>> >designing and building a full scale model of a drill arm 
>> with wood. The
>> >guy suing was required to show how it happened in court, and his butt
>> >couldn't hit the lever that he claimed caused his hand to be 
>> mashed. The
>> >man was found to have done this his self! After it got out, two other
>> >employees stepped forward and verified what the guy done.
>> >
>> >Another way around this if you own a business is to have an EE or ME
>> >look at all the prints, ok the design, and stamp it. That 
>> relieves you
>> >of any liability. I did this when I ran the shop I had as I 
>> was building
>> >equipment for the railroads and the coal mines. I had friends doing
>> >both, and I paid them for their professional services.
>> >
>> >I think the state licensure boards turn a blind eye to a lot unless
>> >someone reports something or your a large corporation. Then, 
>> if they do,
>> >you better have all your ducks in a row, or one could be 
>> looking at both
>> >fines and jail time. If you get a chance, drop by that website, or
>> >e-mail the director. He can enlighten you more really than 
>> the law that
>> >is written as he knows how the courts interpret it.
>> >
>> >Best,
>> >
>> >Will
>> >
>> >
>> >*********** REPLY SEPARATOR  ***********
>> >
>> >On 6/26/06 at 3:44 PM Michael Tope wrote:
>> >
>> >>----- Original Message -----
>> >>From: "Will Matney" <>
>> >>
>> >>> Gary,
>> >>>
>> >>> You would think being sued is the worst part. What if a 
>> disgruntled 
>> >>> customer reported you to the state license board? You 
>> would then have
>> >
>> >>> a review about your engineering license. Here, they beileve the 
>> >>> reporter more, and your guilty to them having to prove yourself 
>> >>> innocent. If they pull your license, you can no longer be an 
>> >>> engineer. If one even says
>> >>that
>> >>> you can do this over a limit, and they see this, you 
>> could sure loose
>> >>that
>> >>> slip of paper and your stamp. According to how bad it is, 
>> or what all
>> >>the
>> >>> reporter said to them, it could be a temporary suspension 
>> all the way
>> >
>> >>> to
>> >>a
>> >>> permenant. It's according to what you can prove. Then, I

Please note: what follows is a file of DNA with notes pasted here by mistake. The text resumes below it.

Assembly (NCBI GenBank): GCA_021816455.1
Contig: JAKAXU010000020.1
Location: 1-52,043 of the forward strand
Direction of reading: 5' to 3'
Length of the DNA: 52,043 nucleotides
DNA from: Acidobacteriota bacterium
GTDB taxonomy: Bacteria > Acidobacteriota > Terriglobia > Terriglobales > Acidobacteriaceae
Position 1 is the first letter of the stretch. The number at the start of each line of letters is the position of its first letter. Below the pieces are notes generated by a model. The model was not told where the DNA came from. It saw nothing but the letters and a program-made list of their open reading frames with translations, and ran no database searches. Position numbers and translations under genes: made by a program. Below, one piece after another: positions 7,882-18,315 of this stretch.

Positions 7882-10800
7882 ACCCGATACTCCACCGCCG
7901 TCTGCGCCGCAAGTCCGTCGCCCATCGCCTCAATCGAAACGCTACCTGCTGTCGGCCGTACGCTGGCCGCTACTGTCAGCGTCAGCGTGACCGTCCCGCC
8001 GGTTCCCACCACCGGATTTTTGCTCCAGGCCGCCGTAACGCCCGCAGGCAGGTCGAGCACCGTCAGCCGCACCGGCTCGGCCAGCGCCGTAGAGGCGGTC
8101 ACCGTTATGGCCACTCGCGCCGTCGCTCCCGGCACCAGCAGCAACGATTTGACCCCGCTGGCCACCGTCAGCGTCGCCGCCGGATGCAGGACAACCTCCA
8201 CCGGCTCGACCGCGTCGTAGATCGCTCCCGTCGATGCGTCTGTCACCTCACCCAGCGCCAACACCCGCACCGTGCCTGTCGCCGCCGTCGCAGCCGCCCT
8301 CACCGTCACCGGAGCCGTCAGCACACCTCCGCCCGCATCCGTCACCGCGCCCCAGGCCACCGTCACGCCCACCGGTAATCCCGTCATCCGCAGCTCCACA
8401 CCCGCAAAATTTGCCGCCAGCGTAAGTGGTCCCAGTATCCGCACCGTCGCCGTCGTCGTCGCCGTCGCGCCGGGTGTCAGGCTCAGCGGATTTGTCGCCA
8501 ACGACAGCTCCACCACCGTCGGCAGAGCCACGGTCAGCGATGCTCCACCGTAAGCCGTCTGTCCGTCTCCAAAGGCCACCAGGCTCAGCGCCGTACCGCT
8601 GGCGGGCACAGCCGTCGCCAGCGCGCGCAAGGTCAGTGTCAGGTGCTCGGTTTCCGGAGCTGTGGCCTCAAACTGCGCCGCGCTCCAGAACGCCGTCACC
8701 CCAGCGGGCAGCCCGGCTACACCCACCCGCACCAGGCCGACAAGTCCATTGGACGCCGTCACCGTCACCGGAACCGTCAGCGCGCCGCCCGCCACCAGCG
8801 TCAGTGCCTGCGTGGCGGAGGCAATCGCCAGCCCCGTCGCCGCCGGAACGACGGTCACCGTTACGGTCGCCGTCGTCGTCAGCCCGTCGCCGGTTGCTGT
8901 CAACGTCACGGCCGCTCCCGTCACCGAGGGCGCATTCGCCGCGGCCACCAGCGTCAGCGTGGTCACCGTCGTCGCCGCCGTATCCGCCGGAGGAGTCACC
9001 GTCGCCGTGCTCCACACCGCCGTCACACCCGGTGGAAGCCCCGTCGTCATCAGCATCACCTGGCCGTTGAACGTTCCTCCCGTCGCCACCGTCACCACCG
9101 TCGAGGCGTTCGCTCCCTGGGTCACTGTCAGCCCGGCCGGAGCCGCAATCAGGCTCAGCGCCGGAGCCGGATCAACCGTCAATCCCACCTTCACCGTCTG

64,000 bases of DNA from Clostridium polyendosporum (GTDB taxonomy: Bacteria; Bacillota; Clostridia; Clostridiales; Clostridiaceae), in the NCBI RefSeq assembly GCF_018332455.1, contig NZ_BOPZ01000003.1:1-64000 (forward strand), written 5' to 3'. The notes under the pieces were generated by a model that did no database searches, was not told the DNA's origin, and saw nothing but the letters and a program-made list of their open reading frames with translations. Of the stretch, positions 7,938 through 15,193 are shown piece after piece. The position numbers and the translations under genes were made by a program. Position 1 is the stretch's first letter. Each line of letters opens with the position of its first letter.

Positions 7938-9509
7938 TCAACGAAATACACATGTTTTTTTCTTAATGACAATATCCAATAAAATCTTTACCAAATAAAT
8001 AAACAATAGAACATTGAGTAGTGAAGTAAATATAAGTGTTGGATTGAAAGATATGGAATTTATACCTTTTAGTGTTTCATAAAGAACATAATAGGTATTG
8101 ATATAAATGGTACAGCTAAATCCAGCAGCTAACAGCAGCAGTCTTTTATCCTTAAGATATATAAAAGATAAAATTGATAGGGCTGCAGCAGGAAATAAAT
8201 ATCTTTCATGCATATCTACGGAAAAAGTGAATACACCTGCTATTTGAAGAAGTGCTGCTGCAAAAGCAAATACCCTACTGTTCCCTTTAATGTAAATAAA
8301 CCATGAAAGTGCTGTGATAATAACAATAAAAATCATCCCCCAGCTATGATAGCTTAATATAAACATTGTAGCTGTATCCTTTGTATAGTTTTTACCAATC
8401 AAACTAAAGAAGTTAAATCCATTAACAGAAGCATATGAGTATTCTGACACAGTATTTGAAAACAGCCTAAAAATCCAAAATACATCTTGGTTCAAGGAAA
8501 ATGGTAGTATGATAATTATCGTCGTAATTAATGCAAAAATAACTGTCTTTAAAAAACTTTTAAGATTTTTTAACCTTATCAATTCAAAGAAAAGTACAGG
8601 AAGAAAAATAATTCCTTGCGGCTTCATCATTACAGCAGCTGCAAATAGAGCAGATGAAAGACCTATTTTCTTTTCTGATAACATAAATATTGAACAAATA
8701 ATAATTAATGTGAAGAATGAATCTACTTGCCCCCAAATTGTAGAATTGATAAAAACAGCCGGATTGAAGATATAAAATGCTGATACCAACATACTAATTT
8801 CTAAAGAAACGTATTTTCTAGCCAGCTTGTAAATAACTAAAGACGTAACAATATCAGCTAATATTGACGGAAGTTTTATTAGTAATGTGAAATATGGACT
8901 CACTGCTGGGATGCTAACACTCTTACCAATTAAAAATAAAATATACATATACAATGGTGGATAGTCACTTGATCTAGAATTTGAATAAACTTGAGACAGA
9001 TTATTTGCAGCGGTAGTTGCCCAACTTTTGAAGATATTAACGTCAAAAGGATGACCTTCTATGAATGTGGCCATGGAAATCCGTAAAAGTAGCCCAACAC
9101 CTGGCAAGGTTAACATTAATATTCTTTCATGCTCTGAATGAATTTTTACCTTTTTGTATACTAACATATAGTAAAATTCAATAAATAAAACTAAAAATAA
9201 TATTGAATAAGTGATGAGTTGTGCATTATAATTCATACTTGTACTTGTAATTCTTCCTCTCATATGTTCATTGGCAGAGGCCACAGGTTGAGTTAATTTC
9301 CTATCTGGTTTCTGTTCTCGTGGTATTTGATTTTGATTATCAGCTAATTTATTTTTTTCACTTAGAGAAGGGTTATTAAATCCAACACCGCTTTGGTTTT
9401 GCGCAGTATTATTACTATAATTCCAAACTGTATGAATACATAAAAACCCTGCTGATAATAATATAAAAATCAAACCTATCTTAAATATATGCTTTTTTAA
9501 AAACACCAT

>> guess one 
>> >>> could find a job as a draftsman or in sales. It's worse 
>> today too. 
>> >>> People have gotten law suit crazy, and attorneys don't hold no 
>> >>> punches back if they think there's extra money they can 
>> collect. Even
>> >
>> >>> if you fight all this succesfully, how much out of pocket 
>> expense did
>> >
>> >>> it cost you? Even though things can be done over the 
>> limit, I will 
>> >>> har dly ever tell someone to do something other than published
>> >standards.
>> >>> Heck, if you tell someone to build something some way, 
>> and it doesn't
>> >>work
>> >>> out, you can be in trouble for doing engineering without 
>> a license! 
>> >>> That is if someone is mad enough to report you. Another 
>> thing is if 
>> >>> you've designed something to be used by another 
>> manufacturer. They 
>> >>> will sue for down time if your product caused it. That 
>> can run into
>> >tons of money.
>> >>The
>> >>> reason I know about this is I used to have to design and 
>> build full
>> >>scale
>> >>> mock ups or models of our equipment to be used in court 
>> cases. I've
>> >>heard
>> >>> some of the craziest stories about law suits that can be 
>> heard. It's 
>> >>> a shame to say, but today, people will sue you at the 
>> drop of a hat.
>> >>>
>> >>> Best,
>> >>>
>> >
>> >>> Will
>> >>>
>> >>>
>> >>
>> >>Will,
>> >>
>> >>Since when do you need a PE license to be an electronic design
>> >engineer?
>> >>Only a handful of the design engineers that I have worked 
>> with over the
>> >
>> >>years actually had a PE license.
>> >>
>> >>73, Mike W4EF........................................
>> >>
>> >>